Zanfardino (left) proposes possible amendments to Ordinace 8335 near Councilman Daniel Gordon (right)
during a city council meeting. (Photos: Enoch Wu/Sentinel-Tribune)
City council voted unanimously Monday on new guns in parks language that they hope will be a silver
bullet for the issue.
“I feel that this substitution bill represents the feeling of council and representatives of the
community who have spoken to us,” said Councilwoman Sandy Rowland after introducing the substituted
“A lot of thinking when into this… a lot of reading at night and struggling how to best address this in a
way that best satisfies our community.”
The idea of an ordinance removing a restriction on guns in parks incited vocal public comment and much
discussion among council members in recent months. After some on council said the issue required more
examination before a scheduled vote last month, the matter was tabled with the aim of taking up the
subject again Monday.
The new ordinance brings the city into compliance with the Ohio Revised Code and rulings by the Ohio
Supreme Court. The old standing ordinance did not allow guns, or similar related items, in parks, which
conflicted with state law.
The issue reportedly resulted after an escalating exchange of emails on the subject with a gun-rights
activist. Similar issues have taken place in municipalities throughout the state.
Officials had previously indicated that, if the old ordinance was not changed, Bowling Green could become
subject to a lawsuit – one, they said, the city almost certainly could not win. The city of Clyde lost a
lawsuit brought by Ohioans for Open Carry in 2008 concerning a similar matter; a Clyde official told the
Sentinel-Tribune that the city paid a substantial sum in attorney fees. A number discussed by Bowling
Green officials and media reports was $70,000.
Rowland (right) discusses Ordinace 8335 with Councilman Bruce Jeffers (left) during a city council
meeting Monday, July 21, 2014.
The new language as adopted – found in section 97.05, Recreational Activities, of the Codified Ordinances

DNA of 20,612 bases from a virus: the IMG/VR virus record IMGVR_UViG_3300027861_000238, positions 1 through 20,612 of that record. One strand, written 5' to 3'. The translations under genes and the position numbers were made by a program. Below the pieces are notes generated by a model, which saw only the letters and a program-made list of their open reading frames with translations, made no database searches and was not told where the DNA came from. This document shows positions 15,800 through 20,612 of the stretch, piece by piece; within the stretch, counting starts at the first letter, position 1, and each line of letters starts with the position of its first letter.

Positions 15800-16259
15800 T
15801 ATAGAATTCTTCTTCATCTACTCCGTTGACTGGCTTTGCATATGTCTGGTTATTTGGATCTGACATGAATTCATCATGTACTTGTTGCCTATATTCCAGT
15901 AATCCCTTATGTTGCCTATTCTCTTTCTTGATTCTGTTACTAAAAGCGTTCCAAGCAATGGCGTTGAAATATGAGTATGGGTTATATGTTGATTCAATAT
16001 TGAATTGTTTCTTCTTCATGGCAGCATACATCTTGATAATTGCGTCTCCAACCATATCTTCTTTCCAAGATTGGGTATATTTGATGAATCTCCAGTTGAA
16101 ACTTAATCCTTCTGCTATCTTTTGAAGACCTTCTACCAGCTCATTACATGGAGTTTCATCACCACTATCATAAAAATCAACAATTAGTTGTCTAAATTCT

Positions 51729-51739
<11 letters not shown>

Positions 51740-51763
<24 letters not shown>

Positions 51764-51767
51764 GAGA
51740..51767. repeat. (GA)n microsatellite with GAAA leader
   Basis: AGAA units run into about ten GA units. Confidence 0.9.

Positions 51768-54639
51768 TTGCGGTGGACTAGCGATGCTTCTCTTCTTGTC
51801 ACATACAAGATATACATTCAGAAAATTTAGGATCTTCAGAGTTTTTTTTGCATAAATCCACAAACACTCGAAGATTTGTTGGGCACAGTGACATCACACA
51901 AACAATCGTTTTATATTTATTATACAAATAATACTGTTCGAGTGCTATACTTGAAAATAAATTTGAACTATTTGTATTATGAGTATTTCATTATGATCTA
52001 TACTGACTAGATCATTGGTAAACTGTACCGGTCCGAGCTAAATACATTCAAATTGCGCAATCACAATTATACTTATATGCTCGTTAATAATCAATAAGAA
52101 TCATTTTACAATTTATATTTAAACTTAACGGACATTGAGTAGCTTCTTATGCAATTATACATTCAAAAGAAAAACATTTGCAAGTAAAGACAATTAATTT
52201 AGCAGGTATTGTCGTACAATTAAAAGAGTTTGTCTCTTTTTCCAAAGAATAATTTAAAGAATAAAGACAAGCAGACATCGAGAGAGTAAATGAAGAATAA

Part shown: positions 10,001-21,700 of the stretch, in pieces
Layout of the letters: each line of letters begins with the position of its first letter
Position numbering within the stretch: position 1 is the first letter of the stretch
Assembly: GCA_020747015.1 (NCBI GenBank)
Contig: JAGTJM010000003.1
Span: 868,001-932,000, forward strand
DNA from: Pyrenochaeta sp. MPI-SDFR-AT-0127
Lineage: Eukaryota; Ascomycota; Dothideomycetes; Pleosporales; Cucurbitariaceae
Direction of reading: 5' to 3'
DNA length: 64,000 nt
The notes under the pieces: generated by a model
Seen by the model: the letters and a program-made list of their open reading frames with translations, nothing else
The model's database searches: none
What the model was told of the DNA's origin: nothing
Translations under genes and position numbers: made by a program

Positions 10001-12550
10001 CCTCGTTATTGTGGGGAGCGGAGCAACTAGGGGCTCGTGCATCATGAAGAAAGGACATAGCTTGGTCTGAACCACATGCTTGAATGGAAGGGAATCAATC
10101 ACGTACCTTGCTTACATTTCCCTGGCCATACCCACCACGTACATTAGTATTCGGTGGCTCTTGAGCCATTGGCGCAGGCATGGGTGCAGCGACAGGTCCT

under “Hunting” – states that “no person shall hunt, trap or otherwise pursue wild life within park
property, nor shall any person use, carry or possess within park property any form of weapon in
violation of the Ohio Revised Code.”
“It does leave room for change if we ever want to restrict the law more,” said Rowland.
Councilman John Zanfardino initially asked that the language be amended further, adding back in a list of
other prohibited items from the old ordinance, including air rifles, spring guns, paintball guns, bows
and arrows and slings, “things that we may start to see more of from a less mature crowd if we don’t
have some language in there guarding these other dangerous objects.”
Council discussed the virtues of such an addition for some minutes before asking that Police Chief Brad
Conner offer his thoughts.
Conner noted that even if the list of items was not in the ordinance, if such items were used in a
threatening manner an individual could be cited or charged. He said there was a complaint of an air
rifle in City Park a year ago, and that the incident ended with no charges being filed.
“I read the proposed ordinance a couple weeks ago and I was comfortable with it,” he said.
Zanfardino eventually agreed with the ordinance, and his motion regarding the language was voted down
largely as a matter of procedure. Zanfardino served as the only ‘yes’ vote.
Prior to the vote adopting the new language, Councilman Bruce Jeffers said he wanted the community to
know “we are conforming with state law. I don’t want people to have the impression that we are able to
make parks safer than we are, vis-a-vis the state law.”